Kill them all/Matar a todos

Monday 10th Nov 6:30pm Renoir
Cast: Roxana Blanco, Jorge Bolani, Cláudio Arredondo, Walter Reyno, Cesar Troncoso, Patricio Contreras, Dario Grandinetti, Maria Izquierdo, Juan Bonaudi, Guillermo Caraballo
Awards: Casa America-Catalunya Award for the Best script, XIV Mostra de Cine Latinoamericano in Lleida; Audience Award TV5 in FESTIVALISSIMO, Festival de Films Iberolatinoamericains, Montreal, Canadá; Audience Award, Biarritz Latin American Film Festival, Francia; Best Screenplay Pablo Vierci, Daniel Henríquez and Alejandra Marino, Best Female Actress, Roxana Blanco; Signis Award, Havana Film Festival; Best Actress, Roxana Blanco, Ourense Film Festival, Spain

Esteban Schroeder’s taut and nerve-shredding political thriller Kill Them All won the Audience Award at the Biarritz Film Festival. It also made the Official Section at San Sebastian Film Festival (a first for a Uruguayan film). Solicitor Julia Gudari is investigating the kidnapping, in Uruguay, of Eugenio Berrios a Chilean chemist accused of having collaborated with the Pinochet regime in the manufacture of chemical and biological weapons. As the investigation develops, the case starts to accrue unexpected and disturbing consequences, both professional and personal for Julia. It becomes apparent that her father and brother, both of whom are members of the Uruguayan military, are involved in the conspiracy that is trying to hide Berrios. The Condor Plan, the alliance created between the secret services of the Latin American dictatorships during the Cold War period, seems to be alive and kicking notwithstanding the inseption of democratic institutions across the continent. One of the Latin American Film Festival highlights, Kill Them All most be rated amongst the best made and hardest hitting Latin American films of recent years.


Our Disappeared

Saturday 7 Nov 4:00pm Riverside Studios
Dir. Juan Mandelbaum, USA, 2008, 99 mins, colour & B/W

Awards: The Phoenix: Outside the Frame Gerald Peary’s Top Ten Films of 2008, USA Cine Golden Eagle Awards, Washington, USA

Cast: Sabina Garciarena, Veronica Palaccini,
Lucas Crespi

Argentine documentary maker Juan Mandelbaum, returns from exile after he discovers that his former girlfriend was among the thousands murdered by the junta in the 1970’s. In a painfully personal exposé, he uncovers her story and that of a whole lost generation.


Little Havana/Pequena Habana

Sunday 16th Nov 6:00pm Cafe Crema
Dir. Rolando Pardo, Argentina/Cuba, 2007, 72 mins, colour

‘I was born lacking a couple of chromosomes, but it doesn’t matter. That is what made me’. Twelve Cuban’s with dwarfism talk to the camera about sex, love, work and dignity, comprising a realistic and revealing portrait of the city of Havana, as seen from a slightly different perspective than usual. The aim of the documentary, as director Rolando Pardo describes, is to reflect the reality of being a small person in Cuba, while trying to counter some of the prejudices they suffer. ‘I clearly wanted to show that they are not monsters, but normal people who live normal lives within a society that should respect them’. The interviewees range from a chiropodist who tries to bring his son up so that he can deal with the limitations his height might impose on him, to a mother who sleeps in her baby’s cot, to a family man who drives a taxi-bicycle to make a living. This is the optimistic, life-affirming story of twelve anonymous people who, over the course of 72 minutes, come to life as vivid, individual characters with amazing stories to tell.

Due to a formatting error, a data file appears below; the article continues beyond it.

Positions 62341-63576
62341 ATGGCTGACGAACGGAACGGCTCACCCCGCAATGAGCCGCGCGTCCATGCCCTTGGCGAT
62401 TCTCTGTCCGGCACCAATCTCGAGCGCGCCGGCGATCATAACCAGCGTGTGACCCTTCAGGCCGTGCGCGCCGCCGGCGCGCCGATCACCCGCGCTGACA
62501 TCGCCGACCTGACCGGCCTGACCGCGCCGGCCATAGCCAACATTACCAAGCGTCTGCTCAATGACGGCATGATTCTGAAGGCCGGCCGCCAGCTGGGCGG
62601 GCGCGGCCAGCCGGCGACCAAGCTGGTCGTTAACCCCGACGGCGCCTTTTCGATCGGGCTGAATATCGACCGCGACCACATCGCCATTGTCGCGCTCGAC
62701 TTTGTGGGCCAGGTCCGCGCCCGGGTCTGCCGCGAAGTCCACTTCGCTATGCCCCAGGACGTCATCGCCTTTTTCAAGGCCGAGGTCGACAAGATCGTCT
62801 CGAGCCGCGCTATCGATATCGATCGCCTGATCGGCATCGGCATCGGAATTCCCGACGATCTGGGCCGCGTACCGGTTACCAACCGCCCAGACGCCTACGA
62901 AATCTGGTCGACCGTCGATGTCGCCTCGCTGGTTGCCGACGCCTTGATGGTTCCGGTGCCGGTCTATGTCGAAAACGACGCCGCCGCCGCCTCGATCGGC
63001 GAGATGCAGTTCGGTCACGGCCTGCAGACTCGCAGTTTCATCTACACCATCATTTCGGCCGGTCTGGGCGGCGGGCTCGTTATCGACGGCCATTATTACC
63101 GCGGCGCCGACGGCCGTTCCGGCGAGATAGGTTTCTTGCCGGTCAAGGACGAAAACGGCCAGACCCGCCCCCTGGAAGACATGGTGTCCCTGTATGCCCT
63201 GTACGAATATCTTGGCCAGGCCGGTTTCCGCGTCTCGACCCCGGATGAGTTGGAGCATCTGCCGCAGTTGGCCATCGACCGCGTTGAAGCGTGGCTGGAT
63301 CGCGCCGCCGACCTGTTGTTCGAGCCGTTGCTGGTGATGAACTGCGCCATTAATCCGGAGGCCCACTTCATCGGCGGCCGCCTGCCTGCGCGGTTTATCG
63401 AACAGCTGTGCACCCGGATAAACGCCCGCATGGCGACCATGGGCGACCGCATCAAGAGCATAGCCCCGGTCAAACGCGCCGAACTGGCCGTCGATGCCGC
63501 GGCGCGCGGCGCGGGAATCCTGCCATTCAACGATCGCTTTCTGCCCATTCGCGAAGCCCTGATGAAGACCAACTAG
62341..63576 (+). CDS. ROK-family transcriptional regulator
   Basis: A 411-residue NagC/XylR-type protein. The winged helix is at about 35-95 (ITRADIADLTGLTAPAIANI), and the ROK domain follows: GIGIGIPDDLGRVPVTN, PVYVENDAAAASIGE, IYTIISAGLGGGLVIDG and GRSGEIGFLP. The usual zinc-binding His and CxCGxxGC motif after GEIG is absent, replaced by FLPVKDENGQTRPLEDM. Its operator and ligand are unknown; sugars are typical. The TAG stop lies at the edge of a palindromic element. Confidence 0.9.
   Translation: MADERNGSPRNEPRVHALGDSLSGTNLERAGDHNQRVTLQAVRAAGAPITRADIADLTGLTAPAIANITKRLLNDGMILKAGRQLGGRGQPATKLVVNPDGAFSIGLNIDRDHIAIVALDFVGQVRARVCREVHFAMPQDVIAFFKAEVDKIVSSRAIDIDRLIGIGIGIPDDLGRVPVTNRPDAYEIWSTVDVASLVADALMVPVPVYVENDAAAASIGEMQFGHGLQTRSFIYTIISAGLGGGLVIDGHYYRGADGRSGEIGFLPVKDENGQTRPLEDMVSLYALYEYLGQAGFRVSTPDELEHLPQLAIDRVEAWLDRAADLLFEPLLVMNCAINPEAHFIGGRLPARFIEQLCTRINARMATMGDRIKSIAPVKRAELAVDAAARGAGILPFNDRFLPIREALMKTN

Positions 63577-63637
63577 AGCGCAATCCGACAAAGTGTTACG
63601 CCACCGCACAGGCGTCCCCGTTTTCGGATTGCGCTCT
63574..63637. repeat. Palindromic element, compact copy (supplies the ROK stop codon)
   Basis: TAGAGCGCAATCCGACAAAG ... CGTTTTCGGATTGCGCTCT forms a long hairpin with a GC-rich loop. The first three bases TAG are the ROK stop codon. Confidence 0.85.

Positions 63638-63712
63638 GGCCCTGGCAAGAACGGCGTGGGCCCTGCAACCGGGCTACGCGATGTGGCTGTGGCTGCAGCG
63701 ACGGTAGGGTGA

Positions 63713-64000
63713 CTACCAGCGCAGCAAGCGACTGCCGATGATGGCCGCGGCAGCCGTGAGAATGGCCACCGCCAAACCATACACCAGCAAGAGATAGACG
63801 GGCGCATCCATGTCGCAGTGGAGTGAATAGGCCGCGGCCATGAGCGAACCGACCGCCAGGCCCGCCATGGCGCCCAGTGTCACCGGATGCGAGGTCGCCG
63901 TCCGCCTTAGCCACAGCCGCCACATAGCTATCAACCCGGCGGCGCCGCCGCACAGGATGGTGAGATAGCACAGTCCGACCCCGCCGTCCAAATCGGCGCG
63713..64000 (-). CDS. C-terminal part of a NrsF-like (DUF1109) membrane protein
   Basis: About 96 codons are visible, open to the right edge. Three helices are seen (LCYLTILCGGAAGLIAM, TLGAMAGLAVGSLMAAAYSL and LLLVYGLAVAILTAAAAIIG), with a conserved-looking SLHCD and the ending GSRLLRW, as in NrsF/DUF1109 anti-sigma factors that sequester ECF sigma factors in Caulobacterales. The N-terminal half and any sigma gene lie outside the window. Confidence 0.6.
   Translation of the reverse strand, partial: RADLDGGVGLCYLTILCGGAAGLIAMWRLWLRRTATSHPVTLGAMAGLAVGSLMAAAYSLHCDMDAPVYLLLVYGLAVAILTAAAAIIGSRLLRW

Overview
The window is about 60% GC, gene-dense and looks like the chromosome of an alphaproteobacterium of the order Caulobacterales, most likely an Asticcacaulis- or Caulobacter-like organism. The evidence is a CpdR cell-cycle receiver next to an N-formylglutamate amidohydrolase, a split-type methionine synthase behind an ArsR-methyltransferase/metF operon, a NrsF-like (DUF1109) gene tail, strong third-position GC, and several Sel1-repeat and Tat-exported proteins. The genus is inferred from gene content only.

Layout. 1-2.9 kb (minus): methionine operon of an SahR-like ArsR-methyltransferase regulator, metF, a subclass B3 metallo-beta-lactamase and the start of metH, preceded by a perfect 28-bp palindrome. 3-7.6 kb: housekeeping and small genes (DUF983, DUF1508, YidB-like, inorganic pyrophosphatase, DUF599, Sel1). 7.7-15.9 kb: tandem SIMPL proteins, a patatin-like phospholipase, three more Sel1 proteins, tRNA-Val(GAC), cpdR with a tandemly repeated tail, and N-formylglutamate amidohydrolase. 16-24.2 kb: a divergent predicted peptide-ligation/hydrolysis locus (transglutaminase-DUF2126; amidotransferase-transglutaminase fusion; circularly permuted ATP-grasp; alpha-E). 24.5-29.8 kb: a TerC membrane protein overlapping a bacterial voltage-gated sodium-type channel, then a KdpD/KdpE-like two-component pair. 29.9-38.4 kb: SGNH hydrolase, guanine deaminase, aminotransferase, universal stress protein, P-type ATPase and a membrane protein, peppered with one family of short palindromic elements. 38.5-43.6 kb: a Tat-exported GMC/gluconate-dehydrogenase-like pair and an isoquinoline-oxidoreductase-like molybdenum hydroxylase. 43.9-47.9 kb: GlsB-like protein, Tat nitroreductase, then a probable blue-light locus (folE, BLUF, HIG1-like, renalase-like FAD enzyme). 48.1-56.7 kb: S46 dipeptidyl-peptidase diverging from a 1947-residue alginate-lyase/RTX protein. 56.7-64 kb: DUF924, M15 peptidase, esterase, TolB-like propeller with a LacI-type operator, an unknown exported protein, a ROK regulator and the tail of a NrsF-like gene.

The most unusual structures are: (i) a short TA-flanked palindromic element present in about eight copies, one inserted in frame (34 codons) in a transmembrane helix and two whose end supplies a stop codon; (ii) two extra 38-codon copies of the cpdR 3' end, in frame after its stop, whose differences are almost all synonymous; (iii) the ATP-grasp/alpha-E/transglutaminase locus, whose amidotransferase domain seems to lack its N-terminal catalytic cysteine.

Viva Mexico

Sunday 8 Nov 8:15pm Riverside Studios
Dir. Nicolas Defosee, Mexico, 2009, 120 mins,

Awards: Audience Award: Tepoztlan Film Festival, Mexico

A devastating indictment of globalisation which is marginalising the indigenous peoples of Mexico, their culture destroyed or commoditised by central government. Through this documentary, which profiles the many campaigns by organisations seeking to give a voice to the voiceless, the people cry out for peaceful resistance to the racism and poverty being imposed on them. Moving and revelatory viewing.


I am Happy

Tuesday 10 Nov 8:30pm Dulwich Paradiso Film Society

Sunday 8 Nov 4:15pm Riverside Studios
Dir. Soraya Umewaka, Brazil/USA, 2008, 66 mins, colour

Far from being just another example of ‘poverty porn’, this beautiful documentary reveals the vivacious culture of Rio’s slum communities in the face of the prejudice and deprivation suffered by the poor. A positive representation of the decent and hardworking folk of the favelas, and a joyous celebration of the power of human creativity.